The cages cause problems. We arrive at the toasty warm hotel desperate to get out of the freezing temperatures of mid winter in Berlin but the kids instantly start fighting. There are three of them and only two cages. They all want a cage to sleep in and Matthew and Cameron both want the same cage.
“These cages are exactly the same. One cage is not better than the other,” I find myself screaming as they punch and shove each other out of the way.
“Right that’s it. Mum and I are going in the cages. You can all sleep in the beds,” says Stuart.
“We can’t make them do that. They’ve really been looking forward to being locked in,” I say. Did I really say that?
Quiet as a gallery
Propeller Island City Lodge may be busy in summer, but in the middle of January, with the air plunging to minus ten and snow on the ground, it’s eerily quiet. The staff only work until midday, and we let ourselves in. We seem to have a whole place to ourselves. The room needs some noise. I turn on the sound system and find specially composed music tracks for our room. Jungle sounds are overlaid on top and piped from hidden speakers. We adjust the mood lighting so the room is the red of a sunset and drift off to the sound of lions. Apparently it isn’t just children who sleep in cages.
In the morning, we discover the sound system is movement sensitive when one of the kids goes to the toilet. I’m woken by a voice that sounds like Barry White. I’m up for a bit of Barry White at any time of day or night and the kids look so cute in their cages. All is well with the world.
No christening the coffins
“Some activities are prohibited in the coffins,” comments Stuart, pointing to a sign as we look at photos of the other rooms on our way to breakfast.
“Oh. I’d never do that in a coffin.” I’d never even do it in a camper van.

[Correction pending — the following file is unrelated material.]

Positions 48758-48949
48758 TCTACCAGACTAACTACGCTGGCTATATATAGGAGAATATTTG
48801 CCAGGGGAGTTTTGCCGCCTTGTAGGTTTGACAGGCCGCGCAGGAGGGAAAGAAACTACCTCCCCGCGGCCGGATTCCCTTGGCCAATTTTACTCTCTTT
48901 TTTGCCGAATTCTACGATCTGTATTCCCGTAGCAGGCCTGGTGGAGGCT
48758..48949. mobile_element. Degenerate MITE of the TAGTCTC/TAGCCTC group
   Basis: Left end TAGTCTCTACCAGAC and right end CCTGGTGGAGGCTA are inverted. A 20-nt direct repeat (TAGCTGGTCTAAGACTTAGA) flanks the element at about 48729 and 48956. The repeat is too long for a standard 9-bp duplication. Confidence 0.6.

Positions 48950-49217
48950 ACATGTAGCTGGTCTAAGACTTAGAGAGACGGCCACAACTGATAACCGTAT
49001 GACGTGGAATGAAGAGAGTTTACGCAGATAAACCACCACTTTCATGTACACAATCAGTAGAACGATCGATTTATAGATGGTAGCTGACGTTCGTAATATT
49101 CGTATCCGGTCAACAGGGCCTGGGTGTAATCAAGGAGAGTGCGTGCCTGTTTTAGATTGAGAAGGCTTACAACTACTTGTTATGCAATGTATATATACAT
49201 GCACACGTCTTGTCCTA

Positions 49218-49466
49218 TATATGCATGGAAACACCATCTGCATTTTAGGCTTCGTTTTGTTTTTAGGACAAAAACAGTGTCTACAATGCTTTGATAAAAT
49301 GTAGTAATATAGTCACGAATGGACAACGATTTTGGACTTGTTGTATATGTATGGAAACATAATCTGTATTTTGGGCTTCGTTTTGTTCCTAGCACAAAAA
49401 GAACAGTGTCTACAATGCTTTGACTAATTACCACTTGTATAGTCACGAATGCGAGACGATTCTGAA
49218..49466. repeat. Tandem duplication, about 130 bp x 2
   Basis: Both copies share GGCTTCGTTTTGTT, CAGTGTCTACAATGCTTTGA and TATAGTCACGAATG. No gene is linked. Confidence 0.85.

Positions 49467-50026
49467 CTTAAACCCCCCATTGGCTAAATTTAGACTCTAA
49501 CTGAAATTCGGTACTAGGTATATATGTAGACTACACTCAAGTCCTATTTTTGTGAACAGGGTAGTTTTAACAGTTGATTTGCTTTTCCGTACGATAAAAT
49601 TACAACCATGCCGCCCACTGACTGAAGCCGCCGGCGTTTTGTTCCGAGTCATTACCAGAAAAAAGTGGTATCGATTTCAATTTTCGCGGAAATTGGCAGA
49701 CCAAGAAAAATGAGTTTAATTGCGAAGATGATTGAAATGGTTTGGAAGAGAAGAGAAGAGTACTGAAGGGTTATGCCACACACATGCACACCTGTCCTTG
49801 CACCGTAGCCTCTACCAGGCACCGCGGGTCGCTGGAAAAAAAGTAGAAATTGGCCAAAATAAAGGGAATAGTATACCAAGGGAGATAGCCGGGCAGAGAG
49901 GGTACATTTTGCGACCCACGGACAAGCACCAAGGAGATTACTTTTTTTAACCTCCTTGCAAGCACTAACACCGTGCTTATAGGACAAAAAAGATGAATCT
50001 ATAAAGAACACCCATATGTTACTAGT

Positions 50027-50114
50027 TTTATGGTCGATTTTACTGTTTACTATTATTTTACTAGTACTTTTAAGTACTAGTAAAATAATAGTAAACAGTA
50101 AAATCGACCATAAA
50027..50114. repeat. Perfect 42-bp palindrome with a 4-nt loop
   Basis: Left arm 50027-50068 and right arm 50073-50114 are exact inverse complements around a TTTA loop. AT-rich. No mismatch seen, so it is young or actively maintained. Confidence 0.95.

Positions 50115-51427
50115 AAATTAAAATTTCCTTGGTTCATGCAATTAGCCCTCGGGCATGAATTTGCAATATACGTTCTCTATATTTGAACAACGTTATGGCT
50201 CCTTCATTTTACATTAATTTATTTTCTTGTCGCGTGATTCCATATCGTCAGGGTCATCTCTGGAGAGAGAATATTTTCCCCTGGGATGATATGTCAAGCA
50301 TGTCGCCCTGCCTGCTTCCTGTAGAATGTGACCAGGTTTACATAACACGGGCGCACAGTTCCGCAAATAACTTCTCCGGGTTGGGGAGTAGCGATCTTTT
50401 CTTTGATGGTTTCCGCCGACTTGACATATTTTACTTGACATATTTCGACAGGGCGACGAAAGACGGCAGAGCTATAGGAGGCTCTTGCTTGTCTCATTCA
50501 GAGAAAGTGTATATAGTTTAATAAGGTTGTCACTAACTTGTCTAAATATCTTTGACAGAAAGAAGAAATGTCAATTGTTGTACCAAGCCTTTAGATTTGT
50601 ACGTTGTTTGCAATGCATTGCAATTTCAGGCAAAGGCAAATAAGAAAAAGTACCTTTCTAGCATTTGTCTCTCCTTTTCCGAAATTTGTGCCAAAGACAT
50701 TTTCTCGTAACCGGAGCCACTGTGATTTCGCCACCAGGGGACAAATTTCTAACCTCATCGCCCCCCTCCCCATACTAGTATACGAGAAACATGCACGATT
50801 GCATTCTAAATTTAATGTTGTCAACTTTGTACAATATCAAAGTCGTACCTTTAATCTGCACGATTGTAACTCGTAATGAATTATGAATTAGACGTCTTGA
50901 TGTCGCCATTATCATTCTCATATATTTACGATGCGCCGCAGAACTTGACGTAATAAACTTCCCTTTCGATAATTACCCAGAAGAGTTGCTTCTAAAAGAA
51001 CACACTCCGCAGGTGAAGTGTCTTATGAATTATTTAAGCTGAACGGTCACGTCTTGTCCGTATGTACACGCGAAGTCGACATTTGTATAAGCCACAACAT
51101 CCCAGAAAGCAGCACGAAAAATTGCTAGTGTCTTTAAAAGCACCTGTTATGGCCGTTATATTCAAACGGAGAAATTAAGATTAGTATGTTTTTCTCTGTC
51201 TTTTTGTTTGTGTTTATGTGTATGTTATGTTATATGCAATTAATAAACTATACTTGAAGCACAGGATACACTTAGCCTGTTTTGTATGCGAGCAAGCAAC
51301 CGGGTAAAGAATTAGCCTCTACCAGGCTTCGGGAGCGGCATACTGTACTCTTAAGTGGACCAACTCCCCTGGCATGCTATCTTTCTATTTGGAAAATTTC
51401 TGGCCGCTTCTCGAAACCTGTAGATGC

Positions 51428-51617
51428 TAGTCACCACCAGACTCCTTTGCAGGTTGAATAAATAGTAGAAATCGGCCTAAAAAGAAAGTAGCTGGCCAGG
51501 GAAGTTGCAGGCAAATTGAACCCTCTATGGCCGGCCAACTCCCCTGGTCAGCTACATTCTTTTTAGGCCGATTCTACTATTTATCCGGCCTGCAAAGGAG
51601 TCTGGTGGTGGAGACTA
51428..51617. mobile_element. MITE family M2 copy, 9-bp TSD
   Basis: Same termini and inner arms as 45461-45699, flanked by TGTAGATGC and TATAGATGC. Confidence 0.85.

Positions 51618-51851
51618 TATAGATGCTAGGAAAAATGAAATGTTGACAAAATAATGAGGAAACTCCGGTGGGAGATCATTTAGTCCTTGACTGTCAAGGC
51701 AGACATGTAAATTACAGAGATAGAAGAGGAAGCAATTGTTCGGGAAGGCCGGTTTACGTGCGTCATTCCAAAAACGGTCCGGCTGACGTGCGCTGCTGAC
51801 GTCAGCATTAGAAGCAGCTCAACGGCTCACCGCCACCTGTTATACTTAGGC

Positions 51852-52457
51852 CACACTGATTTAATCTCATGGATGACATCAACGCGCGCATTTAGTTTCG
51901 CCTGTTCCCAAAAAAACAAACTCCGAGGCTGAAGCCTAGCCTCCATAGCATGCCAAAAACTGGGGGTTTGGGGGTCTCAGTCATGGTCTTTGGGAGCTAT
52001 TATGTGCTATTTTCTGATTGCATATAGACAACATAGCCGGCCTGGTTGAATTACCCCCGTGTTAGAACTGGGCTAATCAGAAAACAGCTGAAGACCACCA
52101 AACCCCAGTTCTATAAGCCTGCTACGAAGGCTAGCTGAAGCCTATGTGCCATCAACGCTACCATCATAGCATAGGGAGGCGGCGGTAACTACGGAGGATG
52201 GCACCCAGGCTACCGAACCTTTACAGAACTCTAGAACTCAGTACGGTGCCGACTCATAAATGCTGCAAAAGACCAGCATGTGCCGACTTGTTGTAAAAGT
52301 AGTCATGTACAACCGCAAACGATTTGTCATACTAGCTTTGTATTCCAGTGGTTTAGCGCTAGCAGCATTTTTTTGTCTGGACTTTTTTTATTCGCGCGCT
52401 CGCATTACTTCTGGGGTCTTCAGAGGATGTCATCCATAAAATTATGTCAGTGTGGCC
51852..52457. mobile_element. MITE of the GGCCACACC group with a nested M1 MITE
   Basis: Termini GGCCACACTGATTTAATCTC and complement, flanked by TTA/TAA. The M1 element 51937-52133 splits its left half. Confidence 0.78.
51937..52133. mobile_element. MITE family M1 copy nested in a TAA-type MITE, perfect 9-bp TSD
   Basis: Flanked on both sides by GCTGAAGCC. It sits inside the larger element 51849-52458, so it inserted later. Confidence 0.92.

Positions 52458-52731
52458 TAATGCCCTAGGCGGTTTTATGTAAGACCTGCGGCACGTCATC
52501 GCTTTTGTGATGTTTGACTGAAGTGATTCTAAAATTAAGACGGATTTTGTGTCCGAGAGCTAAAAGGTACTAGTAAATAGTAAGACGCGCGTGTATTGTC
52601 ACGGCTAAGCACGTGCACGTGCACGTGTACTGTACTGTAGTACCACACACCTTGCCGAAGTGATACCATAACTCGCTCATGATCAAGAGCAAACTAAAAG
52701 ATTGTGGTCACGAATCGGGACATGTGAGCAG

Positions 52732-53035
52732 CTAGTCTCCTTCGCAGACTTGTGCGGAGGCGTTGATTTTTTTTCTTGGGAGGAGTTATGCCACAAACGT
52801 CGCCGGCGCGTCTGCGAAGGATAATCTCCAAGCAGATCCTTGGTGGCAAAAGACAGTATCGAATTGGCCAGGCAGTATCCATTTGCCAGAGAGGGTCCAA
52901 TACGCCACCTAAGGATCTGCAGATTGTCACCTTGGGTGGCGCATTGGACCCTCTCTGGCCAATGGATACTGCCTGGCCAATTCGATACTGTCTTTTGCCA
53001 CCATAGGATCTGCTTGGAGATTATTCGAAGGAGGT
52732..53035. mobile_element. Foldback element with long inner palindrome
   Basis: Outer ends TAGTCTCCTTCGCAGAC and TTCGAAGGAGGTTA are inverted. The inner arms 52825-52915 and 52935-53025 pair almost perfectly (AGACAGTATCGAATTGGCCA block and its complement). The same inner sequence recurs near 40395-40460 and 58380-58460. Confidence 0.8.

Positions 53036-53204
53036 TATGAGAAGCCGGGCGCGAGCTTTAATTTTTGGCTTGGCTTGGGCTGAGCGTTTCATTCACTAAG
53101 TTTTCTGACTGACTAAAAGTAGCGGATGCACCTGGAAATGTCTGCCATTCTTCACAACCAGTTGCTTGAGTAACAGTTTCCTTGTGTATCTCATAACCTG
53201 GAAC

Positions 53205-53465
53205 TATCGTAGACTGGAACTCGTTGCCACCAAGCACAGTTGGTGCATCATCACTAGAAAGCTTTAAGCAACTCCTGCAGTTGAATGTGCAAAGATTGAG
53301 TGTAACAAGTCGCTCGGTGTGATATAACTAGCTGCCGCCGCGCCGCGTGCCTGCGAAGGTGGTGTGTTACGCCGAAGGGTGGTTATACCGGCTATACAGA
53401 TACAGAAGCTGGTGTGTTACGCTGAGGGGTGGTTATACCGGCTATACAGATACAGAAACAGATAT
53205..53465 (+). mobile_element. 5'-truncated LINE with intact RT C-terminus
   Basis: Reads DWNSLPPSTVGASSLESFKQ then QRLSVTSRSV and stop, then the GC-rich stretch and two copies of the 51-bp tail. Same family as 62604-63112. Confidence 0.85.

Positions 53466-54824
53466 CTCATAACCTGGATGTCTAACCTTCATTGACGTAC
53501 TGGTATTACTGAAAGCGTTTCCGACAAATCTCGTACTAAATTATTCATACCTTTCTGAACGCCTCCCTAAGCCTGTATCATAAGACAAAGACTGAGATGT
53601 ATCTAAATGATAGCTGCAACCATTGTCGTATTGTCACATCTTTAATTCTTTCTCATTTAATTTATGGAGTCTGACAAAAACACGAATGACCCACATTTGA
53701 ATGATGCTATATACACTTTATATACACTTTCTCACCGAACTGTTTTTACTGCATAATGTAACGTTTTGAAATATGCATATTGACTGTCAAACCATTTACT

A gallery not a hotel
Over breakfast fixed by Agneiszka Wesolowska, we learn that when the hotel is staffed, it’s by students and artists. “Real people. We like to be a little family,” says Agneiszka. Promotion is by word of mouth, by those who have stayed spreading the word. “The only promotion is to people who like the project.”
Propeller Island City Lodge began in 1997 with artist Lars Stroschen creating four unusual rooms in his apartment block. In 2001 a whole first floor was complete and by 2004 another two floors were added by popular request. “He decided to create a space for art you can live in and forget the world outside.” Agneiszka explains. “The hotel is an exhibition. It’s all part of one project. It is alive and it will be over one day.”
But this living art space gets busy in summer and you’re advised to book ahead and choose your own room (they’re all on the hotel’s website) as they all cater for very different tastes.
“It was quiet last night. A bit like a museum,” I tell Agneiszka.
“Yes, there was just you and one other guest staying last night,” she confirms.
“It was like a morgue on our floor,” says Matthew. Remembering the coffins were our first choice, Stuart snorts, and pretends he’s choking on marmalade.
Dracula comes down for breakfast
The other guest wanders down for his breakfast as we are clearing our plates.
“He probably slept in the coffin.” says Hannah loudly, pointing at the businessmen, which causes Stuart to choke again.
“If you’re not careful, you’re going to end up in a wooden box,” I say.